“A Way Other Than Our Own,” by Walter Brueggemann. Published 2017 by Westminster John Knox Press. This review refers to the paperback edition.
A large number of the Christian authors that I read cite Walter Brueggemann on a regular basis, so I decided to finally go straight to the horse’s mouth and check out some of his writing for myself. I’m really glad I did too! Over the last few years I’ve had some terrific companions for Lent including NT Wright, Dietrich Bonhoeffer, and Adam Hamilton. This book is up there with those as one of the best devotionals I’ve ever read.
The tact that Brueggemann often takes really strikes a chord with me right now, right where I’m at in my faith. He talks a lot about Christ versus Empire and Christ versus a consumerist culture. This tracks really well the “new monastic” movement of Shane Claiborne and others, something that also really touches my soul.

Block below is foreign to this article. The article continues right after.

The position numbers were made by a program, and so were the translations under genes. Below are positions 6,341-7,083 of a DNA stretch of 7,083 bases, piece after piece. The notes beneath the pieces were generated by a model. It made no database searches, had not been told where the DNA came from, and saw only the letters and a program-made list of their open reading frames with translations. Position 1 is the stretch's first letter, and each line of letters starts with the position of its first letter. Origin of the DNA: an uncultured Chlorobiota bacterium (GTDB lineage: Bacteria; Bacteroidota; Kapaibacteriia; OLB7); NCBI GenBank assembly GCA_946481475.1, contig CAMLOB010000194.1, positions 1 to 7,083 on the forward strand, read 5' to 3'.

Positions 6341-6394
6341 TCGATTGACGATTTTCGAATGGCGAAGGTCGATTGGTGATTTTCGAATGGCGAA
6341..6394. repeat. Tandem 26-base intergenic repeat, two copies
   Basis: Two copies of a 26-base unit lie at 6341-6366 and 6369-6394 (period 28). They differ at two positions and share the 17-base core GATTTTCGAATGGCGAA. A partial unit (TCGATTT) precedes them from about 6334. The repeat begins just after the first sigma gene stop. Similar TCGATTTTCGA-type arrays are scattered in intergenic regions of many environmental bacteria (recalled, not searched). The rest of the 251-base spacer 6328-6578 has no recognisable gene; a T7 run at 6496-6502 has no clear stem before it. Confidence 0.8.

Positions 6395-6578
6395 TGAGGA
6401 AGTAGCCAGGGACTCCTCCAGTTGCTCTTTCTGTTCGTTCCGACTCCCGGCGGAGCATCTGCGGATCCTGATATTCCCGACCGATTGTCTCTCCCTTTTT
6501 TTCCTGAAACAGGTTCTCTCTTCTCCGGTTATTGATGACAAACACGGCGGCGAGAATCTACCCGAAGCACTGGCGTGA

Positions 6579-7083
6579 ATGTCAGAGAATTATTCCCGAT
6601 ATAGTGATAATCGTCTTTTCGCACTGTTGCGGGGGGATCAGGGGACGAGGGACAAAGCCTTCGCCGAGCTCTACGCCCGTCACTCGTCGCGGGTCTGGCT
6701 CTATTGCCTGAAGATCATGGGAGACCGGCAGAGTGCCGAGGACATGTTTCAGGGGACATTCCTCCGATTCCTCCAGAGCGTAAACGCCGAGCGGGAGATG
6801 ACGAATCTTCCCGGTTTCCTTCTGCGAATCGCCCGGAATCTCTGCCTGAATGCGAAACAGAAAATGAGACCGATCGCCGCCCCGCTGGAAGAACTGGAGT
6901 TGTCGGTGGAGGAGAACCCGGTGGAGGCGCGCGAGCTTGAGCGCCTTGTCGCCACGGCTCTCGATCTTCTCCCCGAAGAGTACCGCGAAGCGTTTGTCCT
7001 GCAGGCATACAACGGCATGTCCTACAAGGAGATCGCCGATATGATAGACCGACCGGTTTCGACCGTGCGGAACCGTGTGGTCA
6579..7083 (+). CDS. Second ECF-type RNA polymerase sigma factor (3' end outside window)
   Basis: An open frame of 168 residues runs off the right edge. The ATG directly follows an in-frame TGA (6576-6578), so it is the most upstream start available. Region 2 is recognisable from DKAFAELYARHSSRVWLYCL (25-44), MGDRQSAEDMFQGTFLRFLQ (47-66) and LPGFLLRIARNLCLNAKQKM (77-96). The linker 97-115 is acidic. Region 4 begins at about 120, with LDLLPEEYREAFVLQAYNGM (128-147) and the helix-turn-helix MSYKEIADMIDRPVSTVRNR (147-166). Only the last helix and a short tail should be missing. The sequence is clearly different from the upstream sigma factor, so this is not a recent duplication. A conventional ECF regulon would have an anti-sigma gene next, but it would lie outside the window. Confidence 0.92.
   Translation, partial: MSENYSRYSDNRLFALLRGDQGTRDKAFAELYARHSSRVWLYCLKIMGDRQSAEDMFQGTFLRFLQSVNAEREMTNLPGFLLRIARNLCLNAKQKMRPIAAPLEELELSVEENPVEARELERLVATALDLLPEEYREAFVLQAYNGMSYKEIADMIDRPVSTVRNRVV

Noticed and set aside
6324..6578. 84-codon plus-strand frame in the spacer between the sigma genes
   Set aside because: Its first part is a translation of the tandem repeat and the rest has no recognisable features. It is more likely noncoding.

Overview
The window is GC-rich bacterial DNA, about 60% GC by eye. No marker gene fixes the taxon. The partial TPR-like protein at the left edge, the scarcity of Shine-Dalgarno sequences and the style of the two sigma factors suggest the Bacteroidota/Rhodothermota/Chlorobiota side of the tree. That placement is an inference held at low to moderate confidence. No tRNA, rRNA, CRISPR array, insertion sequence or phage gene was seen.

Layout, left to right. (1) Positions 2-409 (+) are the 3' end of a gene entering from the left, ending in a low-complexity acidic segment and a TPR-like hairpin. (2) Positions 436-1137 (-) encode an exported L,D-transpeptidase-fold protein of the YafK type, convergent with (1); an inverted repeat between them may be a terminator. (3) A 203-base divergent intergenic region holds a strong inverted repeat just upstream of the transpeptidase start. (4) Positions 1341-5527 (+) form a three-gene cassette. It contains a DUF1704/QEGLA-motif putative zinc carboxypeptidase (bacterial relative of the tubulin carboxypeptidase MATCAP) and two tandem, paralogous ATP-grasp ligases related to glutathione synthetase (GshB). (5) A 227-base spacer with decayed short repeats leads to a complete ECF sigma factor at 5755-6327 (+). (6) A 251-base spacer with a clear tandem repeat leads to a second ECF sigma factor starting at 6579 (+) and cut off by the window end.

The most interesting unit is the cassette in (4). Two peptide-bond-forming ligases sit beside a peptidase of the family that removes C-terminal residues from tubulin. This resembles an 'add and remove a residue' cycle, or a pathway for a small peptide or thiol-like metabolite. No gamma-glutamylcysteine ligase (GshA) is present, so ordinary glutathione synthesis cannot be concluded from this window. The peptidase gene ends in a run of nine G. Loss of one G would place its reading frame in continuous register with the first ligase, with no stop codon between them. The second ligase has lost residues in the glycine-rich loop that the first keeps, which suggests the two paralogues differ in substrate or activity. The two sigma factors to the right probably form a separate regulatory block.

Many of the devotions in this book move along those lines, encouraging the reader to disengage from the narrative of the the world, the rat race, if you will, and embrace the narrative of Christ, the road of peace. Brueggemann doesn’t promise that taking this path will be easy. It requires submission and obedience to Christ as we truly travel “A Way other than our own.” While not easy, traveling this way with Jesus can result in fulfillment and a great sense of peace as we seek to better be the people He wants us to be.
Sometimes my concern with these kinds of books that ask us to step away from the world for a moment give me pause. I think there can be a fine line between choosing to just walk a different path IN the world and totally disengaging from the world, which I don’t believe that this is what God asks us to do. However, after reading through this devotional I can firmly say that while Brueggemann certainly advocates that we march to the beat of Christ’s drum, we continue to march in the world as a faithful witness.